Sign up now! · Forgot password?
RSS/Atom feed Twitter

Blending skin tones

This discussion is connected to the gimp-user-list.gnome.org mailing list which is provided by the GIMP developers and not related to gimpusers.com.

4 of 4 messages available
Toggle history

Please log in to manage your subscriptions.

Blending skin tones DacidBadada@netscape.net 26 Oct 04:33
  Blending skin tones Matthew H. Plough 26 Oct 05:28
   Blending skin tones jim feldman 26 Oct 18:17
    Blending skin tones MiollaM 20 Oct 20:01
DacidBadada@netscape.net
2004-10-26 04:33:02 UTC (about 17 years ago)

Blending skin tones

Hi-
Looking for some help touching up our wedding photos. Apparently, the makeup person used something she shouldn't have, so my wife's face is quite a few shades lighter than the rest of her.
I've read some of the manual and looked through a few tutorials, but I'm completely lost. If someone could point me in the right direction (in terms of a tuturioal or section of the manual), it would be a great help.
My wife's very upset, any help would be greatly appreciated!
Thanks!
Dave

___________________

Matthew H. Plough
2004-10-26 05:28:42 UTC (about 17 years ago)

Blending skin tones

DacidBadada@netscape.net wrote:

Hi-
Looking for some help touching up our wedding photos. Apparently, the makeup person used something she shouldn't have, so my wife's face is quite a few shades lighter than the rest of her.
I've read some of the manual and looked through a few tutorials, but I'm completely lost. If someone could point me in the right direction (in terms of a tuturioal or section of the manual), it would be a great help.

I can't really point you in the direction of a tutorial, but I can give you a few pointers. Depending on your level of experience, some of these may be obvious, but I'd rather give you more information than less.

First of all, make sure you save your modifications to copies of the originals! I do a lot with 3D graphics, so making bad changes to the original just involves re-rendering and waiting for a few minutes or hours depending on the level of detail and the size of the image, but in your case, messing up the original would be disastrous. Also, for best quality, save to .xcf, .png, or .tga while you're making changes. These formats are all lossless, so you won't get a quality degradation every time you save (which you would with .jpg).

Here is my suggestion on how to go about fixing your wife's makeup; it is based on the assumption that the makeup has desaturated her features:

(after duplicating the image and opening it up)

1) Save as a .xcf so you can save layers -- you can do this any time, but why not do it first?

2) Create a new layer in the Layer Manager. If the Layer Manager isn't open, head over to the Dialog menu > create new dock > layers, channels and paths

3) Select your new layer, and select the paint fuzzy brush strokes tool, and pick out a nice fuzzy brush that's big enough to make changes quickly, but small enough to do some degree of detail. You can move down to a smaller size at any time for more detailed work. Leave the brush type on normal mode since we'll be painting on the new layer. Now select a nice bright, saturated color -- a nice blue RGB = 0, 0, 255, might be nice. Paint over your wife's face with it. If she's blonde or has lighter hair, you'll have to be more careful not to get her hair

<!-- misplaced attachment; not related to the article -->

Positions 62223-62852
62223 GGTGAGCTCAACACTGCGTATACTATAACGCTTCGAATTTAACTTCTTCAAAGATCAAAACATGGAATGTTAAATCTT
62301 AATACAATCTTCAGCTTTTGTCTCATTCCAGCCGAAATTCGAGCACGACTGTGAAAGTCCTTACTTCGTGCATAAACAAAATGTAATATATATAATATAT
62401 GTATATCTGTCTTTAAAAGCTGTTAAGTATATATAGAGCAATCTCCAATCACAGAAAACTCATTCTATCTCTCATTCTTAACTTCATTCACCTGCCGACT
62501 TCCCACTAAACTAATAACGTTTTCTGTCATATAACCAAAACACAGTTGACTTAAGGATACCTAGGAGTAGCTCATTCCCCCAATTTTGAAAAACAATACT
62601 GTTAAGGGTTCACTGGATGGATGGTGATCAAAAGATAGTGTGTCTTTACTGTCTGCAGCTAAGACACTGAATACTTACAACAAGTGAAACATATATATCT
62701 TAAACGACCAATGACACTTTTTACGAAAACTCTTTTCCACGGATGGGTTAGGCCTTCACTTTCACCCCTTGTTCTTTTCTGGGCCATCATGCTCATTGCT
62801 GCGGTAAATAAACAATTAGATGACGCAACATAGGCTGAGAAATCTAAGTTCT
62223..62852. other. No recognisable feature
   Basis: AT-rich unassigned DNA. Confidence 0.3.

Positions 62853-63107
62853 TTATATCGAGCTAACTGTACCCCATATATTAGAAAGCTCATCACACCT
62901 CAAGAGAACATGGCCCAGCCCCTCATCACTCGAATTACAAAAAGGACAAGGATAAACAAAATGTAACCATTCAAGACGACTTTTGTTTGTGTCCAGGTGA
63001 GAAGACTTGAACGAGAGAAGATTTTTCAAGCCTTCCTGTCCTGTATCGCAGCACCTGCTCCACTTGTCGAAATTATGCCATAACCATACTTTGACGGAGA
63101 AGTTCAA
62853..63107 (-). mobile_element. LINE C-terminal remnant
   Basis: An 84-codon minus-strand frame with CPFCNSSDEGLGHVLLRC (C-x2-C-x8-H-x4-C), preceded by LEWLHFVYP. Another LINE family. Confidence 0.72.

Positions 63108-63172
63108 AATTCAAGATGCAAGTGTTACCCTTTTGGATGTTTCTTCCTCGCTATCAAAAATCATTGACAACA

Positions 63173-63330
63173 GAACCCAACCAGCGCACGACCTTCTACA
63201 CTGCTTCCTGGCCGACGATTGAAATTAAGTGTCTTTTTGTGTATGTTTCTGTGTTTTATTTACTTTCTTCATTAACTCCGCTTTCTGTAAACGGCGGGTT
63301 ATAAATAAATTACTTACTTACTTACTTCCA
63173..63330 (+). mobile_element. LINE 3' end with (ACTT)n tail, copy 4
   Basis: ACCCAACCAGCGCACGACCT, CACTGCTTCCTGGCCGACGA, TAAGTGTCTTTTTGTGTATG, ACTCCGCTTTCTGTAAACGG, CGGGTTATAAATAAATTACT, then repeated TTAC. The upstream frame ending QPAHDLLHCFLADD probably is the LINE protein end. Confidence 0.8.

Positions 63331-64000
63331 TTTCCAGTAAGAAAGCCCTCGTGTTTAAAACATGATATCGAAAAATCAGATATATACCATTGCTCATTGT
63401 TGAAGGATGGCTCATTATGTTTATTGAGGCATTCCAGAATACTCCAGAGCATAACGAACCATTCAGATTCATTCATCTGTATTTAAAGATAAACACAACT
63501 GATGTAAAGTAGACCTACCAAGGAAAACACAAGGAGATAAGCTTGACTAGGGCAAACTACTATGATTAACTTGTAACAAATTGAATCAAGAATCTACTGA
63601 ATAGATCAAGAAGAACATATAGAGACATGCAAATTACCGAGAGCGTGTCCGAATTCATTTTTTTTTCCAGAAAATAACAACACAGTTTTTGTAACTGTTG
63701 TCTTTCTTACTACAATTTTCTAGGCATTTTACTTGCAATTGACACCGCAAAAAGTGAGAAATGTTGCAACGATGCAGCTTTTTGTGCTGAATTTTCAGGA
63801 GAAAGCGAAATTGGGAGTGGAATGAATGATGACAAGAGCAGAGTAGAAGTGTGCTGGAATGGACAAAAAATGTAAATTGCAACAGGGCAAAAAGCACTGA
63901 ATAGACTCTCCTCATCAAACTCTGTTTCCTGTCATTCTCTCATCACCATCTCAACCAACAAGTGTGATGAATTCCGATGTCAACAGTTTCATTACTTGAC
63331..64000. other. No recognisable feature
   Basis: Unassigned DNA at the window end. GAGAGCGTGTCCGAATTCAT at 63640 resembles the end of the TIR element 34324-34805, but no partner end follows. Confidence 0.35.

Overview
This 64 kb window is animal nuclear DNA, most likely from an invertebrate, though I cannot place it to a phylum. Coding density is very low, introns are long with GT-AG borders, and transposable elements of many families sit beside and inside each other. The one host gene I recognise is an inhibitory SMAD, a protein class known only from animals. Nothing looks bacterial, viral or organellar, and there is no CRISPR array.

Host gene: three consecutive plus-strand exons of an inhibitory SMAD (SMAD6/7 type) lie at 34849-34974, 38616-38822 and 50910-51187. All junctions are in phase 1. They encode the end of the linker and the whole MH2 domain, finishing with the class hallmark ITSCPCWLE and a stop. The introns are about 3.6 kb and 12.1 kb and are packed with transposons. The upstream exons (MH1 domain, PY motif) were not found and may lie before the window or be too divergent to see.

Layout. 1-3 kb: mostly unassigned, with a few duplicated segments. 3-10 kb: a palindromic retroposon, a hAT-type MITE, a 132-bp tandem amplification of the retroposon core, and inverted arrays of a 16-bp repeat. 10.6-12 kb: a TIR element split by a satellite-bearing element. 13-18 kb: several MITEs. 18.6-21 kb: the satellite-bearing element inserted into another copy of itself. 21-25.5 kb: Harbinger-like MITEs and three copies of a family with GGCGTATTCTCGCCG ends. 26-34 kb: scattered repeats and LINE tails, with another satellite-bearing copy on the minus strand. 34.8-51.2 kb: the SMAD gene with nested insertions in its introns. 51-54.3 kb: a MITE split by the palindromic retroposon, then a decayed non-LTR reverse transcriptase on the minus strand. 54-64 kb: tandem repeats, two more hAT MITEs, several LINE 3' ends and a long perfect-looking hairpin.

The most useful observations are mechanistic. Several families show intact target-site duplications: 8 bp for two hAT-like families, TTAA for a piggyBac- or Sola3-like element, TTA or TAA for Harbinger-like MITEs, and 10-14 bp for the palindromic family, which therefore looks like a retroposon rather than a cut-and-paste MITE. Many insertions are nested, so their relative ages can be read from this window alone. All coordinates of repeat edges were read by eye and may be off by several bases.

jim feldman
2004-10-26 18:17:54 UTC (about 17 years ago)

Blending skin tones

DacidBadada@netscape.net wrote:

Hi- Looking for some help touching up our wedding photos. Apparently, the makeup person used something she shouldn't have, so my wife's face is quite a few shades lighter than the rest of her. I've read some of the manual and looked through a few tutorials, but I'm completely lost. If someone could point me in the right direction (in terms of a tuturioal or section of the manual), it would be a great help.

I highly recommend this site
http://www.normankoren.com/makingfineprints.html . While not a gimp tutorial it covers the concepts that can be "mapped" to most of the photo manipulation suites. There are gimp tutorials and books out there to get you "gimped up"

This may be heresy on this list, but as a photographer I need to say it. Unless you intend to do a lot of photo-retouching (and given the importance of these photos), you may want to turn this over to a pro photo house that has people who do this full time. The point is that while it's not hard to get "ok" results, you'll spend a lot of time learning to get great results. Take a few passes at it, and if you're happy, fine. If not and you don't intend to make a hobby or business out of this, hand it over to a pro. High quality photo retouching is both a craft and an art, and can require the patience of Job.

Assuming you had this shot professionally, I'm surprised they didn't suggest this.

jim

2021-10-20 20:01:31 UTC (about 1 month ago)
postings
5
contact
Send private message

Blending skin tones

Skin care is very important, so it is worth paying attention to the use of patches. The best one can be found here https://olrom.com/products/eye-mask .